Georg Baselitz – Divided Hero

Georg Baselitz: “Geteilter Held (Remix) Divided Hero”, 2008, color woodcut printed on Japanese paper, each of the 50 prints in this edition handpainted in different colors. We are offering the colors white / orange and yellow/ orange, numbered, handsiged on the front right, on white margin, edition of 50, size: picture 89,9 x 49,2 cm, total size including white margin: 124 x 70 cm. Price upon request.

About this Artwork

Georg Baselitz spent the formative years of his painting career in West Germany, where an early impetus behind his work was the question of the country’s still-troubled national identity and the discontinuity of the self and society. Between 1965 and 1966, Baselitz created the masterworks in his monumental Heroes and New Types series. Georg Baselitz: The Heroes reproduces the series in full-color with close readings of the paintings with regard to their artistic style and historical context. The paintings in Georg Baselitz: The Heroes and later the HEROES Remix reflect a deep ambivalence toward German culture during the time in which the young artist created the series. In these now-classic scenes, military characters are portrayed as fundamentally contradictory figures, wounded and with their fatigues in tatters, their failures engraved on tormented faces. These images contrast sharply with the economic and political success of postwar West Germany. At the same time, the series served as a forceful formulation of the artist’s position in relation to society. Reproducing the boldly outspoken series, Georg Baselitz: The Heroes collects the artist’s earliest statements on the theme of growing up against the fractured landscape of postwar Germany, a theme that has continued to be developed and refined throughout the artist’s remarkable body of work during all his life as an artist.

 About Georg Baselitz

Painter, sculptor, printmaker and draughtsman, Georg Baselitz is one of Germany’s most celebrated living artists, with a distinguished career spanning over fifty years. Born Hans-Georg Kern in 1938, he grew up in Saxony, an area that later became East Germany. Whilst studying painting at the Academy of Art in East Berlin (1956) he was sent down after one year for ‚political immaturity‘.He then applied at the Academy in West Berlin and moved there in 1958, completing his studies in 1962. During this period he adopted the surname Baselitz, reflecting his place of birth Deutschbaselitz. In searching for alternatives to the strongly narrative art of Social Realism and abstract painting, he became interested in art considered to be outside of the mainstream of Modernism. He began to look to Ferdinand v. Rayski, Michail Wrubel amomgst others and imagery that was rooted in the Art Brut. He was also inspired by Existentialist art and literature (Fautrier, Beckett, Ionesco, Artaud), by Dada (Schwitters, Picabia) and the works of the German authors Nietzsche and Gottfried Benn.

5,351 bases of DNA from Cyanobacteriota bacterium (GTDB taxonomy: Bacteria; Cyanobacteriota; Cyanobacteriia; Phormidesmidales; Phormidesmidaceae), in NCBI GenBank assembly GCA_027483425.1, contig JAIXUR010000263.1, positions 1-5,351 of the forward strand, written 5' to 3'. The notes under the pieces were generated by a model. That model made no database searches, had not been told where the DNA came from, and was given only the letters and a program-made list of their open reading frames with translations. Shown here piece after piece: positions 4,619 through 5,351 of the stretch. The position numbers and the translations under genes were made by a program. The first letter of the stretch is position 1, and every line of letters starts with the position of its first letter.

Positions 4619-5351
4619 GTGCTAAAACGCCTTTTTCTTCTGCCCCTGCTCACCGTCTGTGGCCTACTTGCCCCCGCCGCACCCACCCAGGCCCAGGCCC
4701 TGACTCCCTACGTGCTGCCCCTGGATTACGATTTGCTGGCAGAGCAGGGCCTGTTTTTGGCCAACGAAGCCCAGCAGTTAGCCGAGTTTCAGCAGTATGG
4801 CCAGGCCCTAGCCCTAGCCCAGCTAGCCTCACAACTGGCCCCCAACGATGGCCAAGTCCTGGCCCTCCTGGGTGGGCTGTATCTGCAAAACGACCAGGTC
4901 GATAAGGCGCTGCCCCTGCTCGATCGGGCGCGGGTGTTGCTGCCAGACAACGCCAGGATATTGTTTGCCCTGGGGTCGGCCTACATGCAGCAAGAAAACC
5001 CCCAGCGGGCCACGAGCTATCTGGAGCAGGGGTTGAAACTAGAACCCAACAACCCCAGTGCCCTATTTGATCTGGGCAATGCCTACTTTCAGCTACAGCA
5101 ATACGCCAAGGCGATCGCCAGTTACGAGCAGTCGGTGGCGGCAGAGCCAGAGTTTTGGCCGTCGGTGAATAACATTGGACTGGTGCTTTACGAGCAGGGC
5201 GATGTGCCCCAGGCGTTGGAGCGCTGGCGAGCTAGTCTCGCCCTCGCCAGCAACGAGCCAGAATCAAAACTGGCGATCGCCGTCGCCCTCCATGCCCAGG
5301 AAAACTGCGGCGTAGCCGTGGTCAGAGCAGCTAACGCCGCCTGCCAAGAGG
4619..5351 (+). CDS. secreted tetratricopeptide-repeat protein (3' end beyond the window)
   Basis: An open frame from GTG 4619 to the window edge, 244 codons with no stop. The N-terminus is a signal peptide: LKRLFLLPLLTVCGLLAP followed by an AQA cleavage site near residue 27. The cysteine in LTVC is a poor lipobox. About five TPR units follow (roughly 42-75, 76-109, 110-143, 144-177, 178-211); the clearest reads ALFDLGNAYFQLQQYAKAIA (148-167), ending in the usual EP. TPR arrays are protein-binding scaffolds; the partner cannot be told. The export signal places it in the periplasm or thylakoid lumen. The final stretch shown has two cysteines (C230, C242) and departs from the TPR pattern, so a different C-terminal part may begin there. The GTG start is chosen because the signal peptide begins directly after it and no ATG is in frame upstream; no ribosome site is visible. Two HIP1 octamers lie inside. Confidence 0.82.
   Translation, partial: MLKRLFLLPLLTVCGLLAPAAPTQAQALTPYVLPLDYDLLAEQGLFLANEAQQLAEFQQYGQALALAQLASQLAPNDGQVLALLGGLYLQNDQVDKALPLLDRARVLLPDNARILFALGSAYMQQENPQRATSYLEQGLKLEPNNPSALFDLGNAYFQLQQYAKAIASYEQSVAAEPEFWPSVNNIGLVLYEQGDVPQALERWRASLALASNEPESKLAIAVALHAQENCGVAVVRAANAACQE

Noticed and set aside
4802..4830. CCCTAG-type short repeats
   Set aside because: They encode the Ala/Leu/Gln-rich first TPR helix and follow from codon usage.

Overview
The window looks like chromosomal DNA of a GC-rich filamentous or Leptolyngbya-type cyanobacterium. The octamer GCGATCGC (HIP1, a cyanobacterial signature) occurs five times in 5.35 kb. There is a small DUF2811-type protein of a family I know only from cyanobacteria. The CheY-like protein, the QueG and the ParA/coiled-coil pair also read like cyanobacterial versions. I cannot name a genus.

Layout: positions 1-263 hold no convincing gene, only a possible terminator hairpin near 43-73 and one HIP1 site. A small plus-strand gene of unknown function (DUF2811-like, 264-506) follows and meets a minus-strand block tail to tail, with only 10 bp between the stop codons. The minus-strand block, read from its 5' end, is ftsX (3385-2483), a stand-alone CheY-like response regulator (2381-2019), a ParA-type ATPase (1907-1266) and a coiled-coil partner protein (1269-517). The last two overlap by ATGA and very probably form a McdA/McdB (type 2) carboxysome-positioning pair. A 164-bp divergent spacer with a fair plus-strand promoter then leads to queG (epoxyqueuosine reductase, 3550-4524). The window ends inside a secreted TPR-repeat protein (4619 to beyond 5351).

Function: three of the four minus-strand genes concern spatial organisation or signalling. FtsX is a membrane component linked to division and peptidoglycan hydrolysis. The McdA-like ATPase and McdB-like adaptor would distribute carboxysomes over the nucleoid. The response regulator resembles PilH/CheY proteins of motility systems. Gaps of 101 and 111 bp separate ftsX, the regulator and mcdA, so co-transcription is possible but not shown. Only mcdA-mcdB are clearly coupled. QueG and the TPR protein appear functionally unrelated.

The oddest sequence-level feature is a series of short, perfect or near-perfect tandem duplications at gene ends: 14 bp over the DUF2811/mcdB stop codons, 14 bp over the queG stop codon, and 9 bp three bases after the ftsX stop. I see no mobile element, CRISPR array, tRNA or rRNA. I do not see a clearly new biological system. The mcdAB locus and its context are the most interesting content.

Baselitz’s first solo exhibition in 1963 at Galerie Werner & Katz, Berlin, caused a public scandal and several paintings were confiscated by the German authorities claiming that they were publicly indecent. Among them Die grosse Nacht im Eimer (‘The Big Night Down the Drain’), which depicted a masturbating dwarf-like figure. By the mid-1960s, Baselitz embarked on a series of paintings depicting monumental male figures, which he described as Rebels, Shepherds or New Types (‘Ein neuer Typ’). Viewed within the Romantic tradition, the rebel (or hero/partisan) is often regarded as an outsider associated with the figure of the artist. These paintings are often termed as the ‘Hero’ (‘Helden’) series and were prompted after Baselitz’s scholarship in Florence in 1965, where he became interested in Italian Mannerist prints. Baselitz depicted his figures located within mythical, ruined landscapes, each with symbolic attributes to identify their individual characters, such as army boots, knapsacks or uniform jackets, often with exaggerated and exposed sexual organs. The lone figure as a prophet or saint also alludes to home coming soldiers stumbling, dazed, through battle-scarred post-war Germany.

The ‘Fracture’ paintings of the late 1960s revealed Baselitz’s keen interest in forests and trees (and the motifs that have historically been associated with them, with rural landscapes peopled with woodsmen and hunters). They were divided into segments so that the imagery could be reorganised pictorially. In 1969, he decided to create and display work upside down in order to re-focus the viewer on the pure pictorial merits of the painting. By attempting to overcome the representational, content-driven character of his earlier work, this also enabled him to emphasise the qualities of the composition independently from the motif.